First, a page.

MT. PLEASANT — As the first strums of Cali Wilson’s guitar come over the speakers at the Mt. Pleasant Middle School gym, a hush overtook the crowd of rambunctious students. Middle schoolers that had previously been goofing around seem to enter a trance, eyes focused on the 28-year-old Salem native as she began to sing.
Wilson, a contestant on season 17 of The Voice, returned to southeast Iowa for a full day of activities, which included touring local schools she attended, where she spoke on her blossoming career as a musician and her experience on the nationally televised show.
Starting off her morning with the sixth through eighth-graders, Wilson homed in on two things as she spoke to the students: hard work and kindness.
In a short address to the students before she began a performance, which included several original songs, the singer-songwriter started by talking about growing up in southeast Iowa.
“I don’t know if you know this but I’m from right here. I played sports in this gym, I ate lunch in the cafeteria, I was in these classrooms and learned what ya’ll are learning currently,” she said.
As Wilson began outlining her journey on The Voice, she explained that 40,000 people across the nation auditioned for the current season of the singing competition show.
“I was one of 40,000 of 48 people that made it onto teams … but the big thing I want you guys to know is that I auditioned season 12. I got a ‘no’ that year … In those three years, I told myself that no matter what anybody says, I am who I am. I am a genuine human. I grew up in this small community that built me up and told me that I could be something special no matter where I’m from,” Wilson said.
After that initial rejection, Wilson told students how she decided to take a leap and move to Tennessee, putting more time and effort in chasing her dream.
“I took the opportunity to move to Nashville, and I said, ‘I’m going to do this music thing, I’m going to give it my all. All the hard work I have in my soul, in my heart and I’m going to do this thing. I’m going to push past my fear.’ And that’s the biggest thing you can do. If you push past that fear, it works wonders in your life. If you’re a genuine human, you push past fear,” she continued.
“I would not have got as far as I got … if I wasn’t kind to people. Be kind, be kind to everybody. You could make a lasting impact on somebody. That’s what I do on stage. I sit up there and I sing and I watch people smile and get something from my voice and from my songs … I leave a lasting impact on people,” Wilson noted.
The Panther alum also touched on hoping to inspire and encourage students to pursue the arts.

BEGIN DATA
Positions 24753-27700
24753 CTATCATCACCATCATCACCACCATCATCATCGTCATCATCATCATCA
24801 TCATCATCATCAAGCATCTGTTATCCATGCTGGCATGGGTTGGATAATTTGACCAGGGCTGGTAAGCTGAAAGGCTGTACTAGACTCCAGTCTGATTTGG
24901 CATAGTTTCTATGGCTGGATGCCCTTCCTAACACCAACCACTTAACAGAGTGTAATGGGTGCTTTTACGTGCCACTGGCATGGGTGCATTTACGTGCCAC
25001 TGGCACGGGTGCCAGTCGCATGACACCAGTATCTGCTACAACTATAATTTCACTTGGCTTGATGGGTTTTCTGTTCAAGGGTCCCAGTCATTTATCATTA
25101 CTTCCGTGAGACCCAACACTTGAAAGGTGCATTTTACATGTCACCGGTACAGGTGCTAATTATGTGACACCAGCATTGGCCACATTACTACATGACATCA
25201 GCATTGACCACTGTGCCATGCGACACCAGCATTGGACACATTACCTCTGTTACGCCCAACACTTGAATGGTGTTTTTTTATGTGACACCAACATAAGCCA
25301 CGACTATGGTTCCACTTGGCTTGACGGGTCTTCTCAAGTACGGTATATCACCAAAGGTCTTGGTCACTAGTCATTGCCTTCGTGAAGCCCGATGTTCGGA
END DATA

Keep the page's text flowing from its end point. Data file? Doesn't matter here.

“I’m really excited to be here and I don’t think I had anybody visit[ed] during my middle school time that was quite like me so I just hope I can shine a light on the arts and music and how hard it is to be in the music industry and how hard it is to work toward your dreams,” Wilson said.
Following her address, Wilson performed a selection of songs, beginning with a cover of Kacey Musgraves’ “Butterflies,” before performing three original songs titled, “Say It First,” “New Colors” and “Ups and Downs.”
Megan Borders, an eighth-grader who sings in various choirs at the middle school, excitedly explained that it was inspiring to be able to meet someone who has chased their dreams and found success, especially coming from a small town in Iowa.
“It’s an honor to have a singer who has been on The Voice [at our school], someone who went to our school. It’s really cool to meet her. It’s really cool to see someone who got that far, coming from this small town middle school and got to be really big and famous,” Borders said.
While Wilson’s main role during the assembly was to speak to students, teachers and other adults in the room were also inspired by her success.
Adam Creager, the seventh and eighth grade instrumental music teacher, said he personally found it inspirational as a teacher to hear success stories of former students.
“I find it personally really exciting that she’s from the area. She’s gone so far and done so well and for her to come back and talk to students about her journey about what it does take to get to that level. And I do think it’s inspirational for kids. It’s inspirational for adults to see a former student come back too,” he noted.
“It creates in you a feeling of joy and passion … It’s just one of those things that reaches people on a different level … It’s a great thing to have her come back and share that. Look at where I come from, where I’ve gone and what I can do,” Creager remarked on the importance of students having access to the arts in school and how Wilson’s presence and success is an example of where students can take their passion.
Following her visit with the middle school, Wilson also stopped by Mt. Pleasant High School and Salem Elementary. Wilson capped off her day with a parade in Salem that began at 4:30 p.m. that was followed by a soup supper and auction to help Wilson raise funds to record an album and hire a band to begin touring. The singer was also awarded a key to the city of Salem for being a positive example for the community.